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Sir George Stephen

 Photo George Stephen, 1st Baron Mount Stephen, GCVO (5 Jun 1829 - 29 Nov 1921), known as Sir George Stephen between 1886 and 1891, was a prominent Canadian businessman. Originally from Scotland, he made his fame in Montreal and was the first Canadian to be elevated to the Peerage of the United Kingdom. He was the financial genius behind the creation of the Canadian Pacific Railway.

By the late 1860s, Stephen had become one of the foremost financiers in Montreal, forming boards and working alongside Montreal's most prominent business names. By 1873, he had become a director of the Bank of Montreal, and three years later he was elected president, in which capacity he frequently travelled to London and New York City to meet with the leading financiers there. He remained as president until 1881, resigning to turn his full attention to running the company that would build the Canadian Pacific Railway

In 1877, his cousin Donald Smith introduced him to James Hill, which led to the establishment of George Stephen & Associates, one of the most profitable partnerships in the history of North American railways. The associates were Hill, Smith, Hill's business partner Norman Kittson, and John Stewart Kennedy, an investment banker from New York. They were later joined by two more Montrealers, R.B. Angus and Duncan McIntyre.

In 1879, the syndicate purchased the struggling Saint Paul & Pacific Railroad for $5.5 million. The deal created a sensation in Montreal as it was rumoured that Stephen had used his position as President of the Bank of Montreal to obtain loans at limited rates. Stephen treated the "scribblers" of the press with contempt, but they continued to plague him and the complicated financial structures he put together. The syndicate, however, turned the St. Paul railroad around. They changed its name, restored profitability, and expanded its lines to Winnipeg. In 1885, they sold the railroad for $25 million, and such was the success of the partnership (minus Kittson who retired from business in 1881) that it had already led them to win the contract with the Government of Canada to build the CPR.

Named as the CPR's first president, Stephen oversaw the monumental task of not just negotiating a route across 2,000 miles of forests, swamps, rivers, and mountains, but also raising the necessary funds estimated at $100 million, of which at least half had to be secured. At Hill's suggestion he hired William Cornelius Van Horne to construct three major sections of the track, and his partnership with James Ross proved invaluable to the engineering success of the railway. However, by the end of 1881, Stephen admitted that the project was "assuming dimensions far beyond my calculations". He ceased all other activities, and bringing R.B. Angus to Montreal with him, they devoted all their energies to the world's second transcontinental railroad.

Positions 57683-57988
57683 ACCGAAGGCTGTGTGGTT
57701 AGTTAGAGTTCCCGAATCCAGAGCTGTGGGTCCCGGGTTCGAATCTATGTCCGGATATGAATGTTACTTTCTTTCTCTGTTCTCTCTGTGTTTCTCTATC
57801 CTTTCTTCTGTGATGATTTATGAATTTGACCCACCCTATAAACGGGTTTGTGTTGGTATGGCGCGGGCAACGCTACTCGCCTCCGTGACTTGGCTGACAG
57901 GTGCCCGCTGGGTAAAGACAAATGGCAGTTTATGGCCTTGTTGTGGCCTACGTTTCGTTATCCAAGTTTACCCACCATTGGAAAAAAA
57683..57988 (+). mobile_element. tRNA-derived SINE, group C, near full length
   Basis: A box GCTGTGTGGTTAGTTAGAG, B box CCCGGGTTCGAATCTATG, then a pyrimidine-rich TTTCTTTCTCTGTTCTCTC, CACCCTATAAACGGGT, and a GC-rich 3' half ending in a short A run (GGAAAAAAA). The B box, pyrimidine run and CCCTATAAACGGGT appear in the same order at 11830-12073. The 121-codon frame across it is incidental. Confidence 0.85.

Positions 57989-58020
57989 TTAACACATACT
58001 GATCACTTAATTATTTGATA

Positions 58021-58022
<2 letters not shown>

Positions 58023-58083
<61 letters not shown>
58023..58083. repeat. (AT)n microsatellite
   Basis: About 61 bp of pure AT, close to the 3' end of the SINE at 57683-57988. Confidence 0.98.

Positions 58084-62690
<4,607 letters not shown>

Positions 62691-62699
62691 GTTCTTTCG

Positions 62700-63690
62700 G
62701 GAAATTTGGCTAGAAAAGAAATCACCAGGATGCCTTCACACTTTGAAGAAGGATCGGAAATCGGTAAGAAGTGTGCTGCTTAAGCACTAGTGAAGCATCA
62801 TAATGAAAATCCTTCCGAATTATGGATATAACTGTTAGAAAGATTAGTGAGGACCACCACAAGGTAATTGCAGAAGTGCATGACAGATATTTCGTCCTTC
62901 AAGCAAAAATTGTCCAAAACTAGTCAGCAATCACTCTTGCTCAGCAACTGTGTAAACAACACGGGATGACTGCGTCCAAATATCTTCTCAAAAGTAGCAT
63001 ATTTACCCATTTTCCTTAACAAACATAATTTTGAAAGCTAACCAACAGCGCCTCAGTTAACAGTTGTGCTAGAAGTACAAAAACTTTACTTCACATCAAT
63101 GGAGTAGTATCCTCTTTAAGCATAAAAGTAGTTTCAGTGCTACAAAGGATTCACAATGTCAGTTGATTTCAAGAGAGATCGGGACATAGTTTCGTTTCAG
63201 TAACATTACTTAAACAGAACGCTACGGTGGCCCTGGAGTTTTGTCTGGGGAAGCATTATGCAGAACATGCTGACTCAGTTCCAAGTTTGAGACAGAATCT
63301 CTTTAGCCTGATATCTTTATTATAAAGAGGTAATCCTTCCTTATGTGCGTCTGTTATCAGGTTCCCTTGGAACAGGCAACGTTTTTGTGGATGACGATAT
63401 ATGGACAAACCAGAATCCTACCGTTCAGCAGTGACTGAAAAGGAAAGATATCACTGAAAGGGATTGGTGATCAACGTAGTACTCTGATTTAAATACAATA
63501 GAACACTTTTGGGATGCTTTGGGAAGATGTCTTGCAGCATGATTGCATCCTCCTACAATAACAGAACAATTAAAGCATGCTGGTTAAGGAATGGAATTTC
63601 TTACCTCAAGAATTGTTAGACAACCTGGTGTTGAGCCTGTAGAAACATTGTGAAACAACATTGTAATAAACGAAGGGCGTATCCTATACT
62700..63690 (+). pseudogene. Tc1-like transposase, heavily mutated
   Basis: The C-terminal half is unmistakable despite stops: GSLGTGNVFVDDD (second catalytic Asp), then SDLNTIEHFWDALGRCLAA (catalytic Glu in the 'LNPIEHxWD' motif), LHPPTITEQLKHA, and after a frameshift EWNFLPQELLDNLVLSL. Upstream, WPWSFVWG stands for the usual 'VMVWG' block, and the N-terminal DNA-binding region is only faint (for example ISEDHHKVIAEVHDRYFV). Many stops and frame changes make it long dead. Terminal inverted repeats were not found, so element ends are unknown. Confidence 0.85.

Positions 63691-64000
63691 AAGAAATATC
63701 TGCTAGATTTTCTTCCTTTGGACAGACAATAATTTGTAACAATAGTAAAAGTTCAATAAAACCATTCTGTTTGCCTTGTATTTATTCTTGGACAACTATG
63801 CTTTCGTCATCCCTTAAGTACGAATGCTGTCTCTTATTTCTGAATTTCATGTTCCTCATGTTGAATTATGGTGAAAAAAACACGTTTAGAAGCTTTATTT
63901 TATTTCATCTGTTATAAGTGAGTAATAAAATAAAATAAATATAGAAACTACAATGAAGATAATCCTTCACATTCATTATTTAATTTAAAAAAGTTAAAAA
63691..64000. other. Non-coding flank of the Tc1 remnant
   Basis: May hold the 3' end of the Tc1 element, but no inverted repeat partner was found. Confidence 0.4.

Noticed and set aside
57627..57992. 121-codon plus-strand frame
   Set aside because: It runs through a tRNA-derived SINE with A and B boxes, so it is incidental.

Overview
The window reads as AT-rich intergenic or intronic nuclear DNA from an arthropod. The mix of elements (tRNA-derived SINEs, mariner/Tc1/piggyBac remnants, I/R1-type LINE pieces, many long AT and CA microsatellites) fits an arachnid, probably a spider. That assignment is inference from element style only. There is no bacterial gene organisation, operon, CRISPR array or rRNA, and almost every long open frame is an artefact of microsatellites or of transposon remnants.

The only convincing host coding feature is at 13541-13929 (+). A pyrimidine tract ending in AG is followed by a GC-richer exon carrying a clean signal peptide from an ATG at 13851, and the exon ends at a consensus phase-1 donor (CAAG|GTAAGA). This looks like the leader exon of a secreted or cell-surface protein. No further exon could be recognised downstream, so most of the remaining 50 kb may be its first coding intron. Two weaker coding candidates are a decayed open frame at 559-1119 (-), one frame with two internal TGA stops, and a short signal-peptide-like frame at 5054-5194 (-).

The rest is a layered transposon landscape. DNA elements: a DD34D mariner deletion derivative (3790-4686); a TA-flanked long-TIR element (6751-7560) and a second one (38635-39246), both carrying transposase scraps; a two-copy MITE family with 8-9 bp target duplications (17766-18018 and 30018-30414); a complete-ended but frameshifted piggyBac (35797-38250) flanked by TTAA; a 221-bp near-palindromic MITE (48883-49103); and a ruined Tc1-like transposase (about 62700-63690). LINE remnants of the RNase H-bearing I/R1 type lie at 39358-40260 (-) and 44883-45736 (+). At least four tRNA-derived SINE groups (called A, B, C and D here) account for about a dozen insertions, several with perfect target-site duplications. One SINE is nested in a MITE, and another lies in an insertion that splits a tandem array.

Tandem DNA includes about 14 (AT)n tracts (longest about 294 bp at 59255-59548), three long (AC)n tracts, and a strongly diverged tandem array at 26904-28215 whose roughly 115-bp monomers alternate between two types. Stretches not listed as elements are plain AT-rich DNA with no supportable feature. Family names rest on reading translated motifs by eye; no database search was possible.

As Stephen purposefully did not want a long list of investors, the risks were high to all those involved, and the CPR found few takers in London and New York City. By 1883, the syndicate was straining under the huge financial obligations being called of them. Stephen was risking almost all of his fortune on the venture and even used his mansion in Montreal as collateral. Hill resigned in 1883, when he realized that his own railroad would be in direct competition with the CPR for eastbound traffic. However, through loyalty to his partners, he held on to half of his shares. Next, Kennedy resigned, depressing the CPR stock even further and making Stephen's increasingly frantic attempts to find capital even more difficult. In the face of this crisis, fellow Montrealer McIntyre resigned in 1884, forcing the other directors to buy his shares and in the process earning himself Stephen's lifelong enmity.

Using every ounce of his experience in banking, natural flair for persuasion, and business acumen, Stephen proved capable of putting together the complicated financing needed to complete the project, despite cost overruns from numerous unanticipated engineering, business, and political problems. The final piece in the financial puzzle was secured when, in 1885, he travelled to London for a personal appeal that convinced Lord Revelstoke and Barings Bank to underwrite the sale of £3 million in company stock.

On 7 Nov 1885, at Craigellachie, British Columbia, Donald Smith famously hammered home the last spike in the railroad.

Stephen, Smith, and Angus were the sole members of the original syndicate to have kept their nerve. Their gamble paid off and the success of the first leg of what would soon become the "world's greatest transportation system" almost immediately made them enormously rich - Wikipedia.

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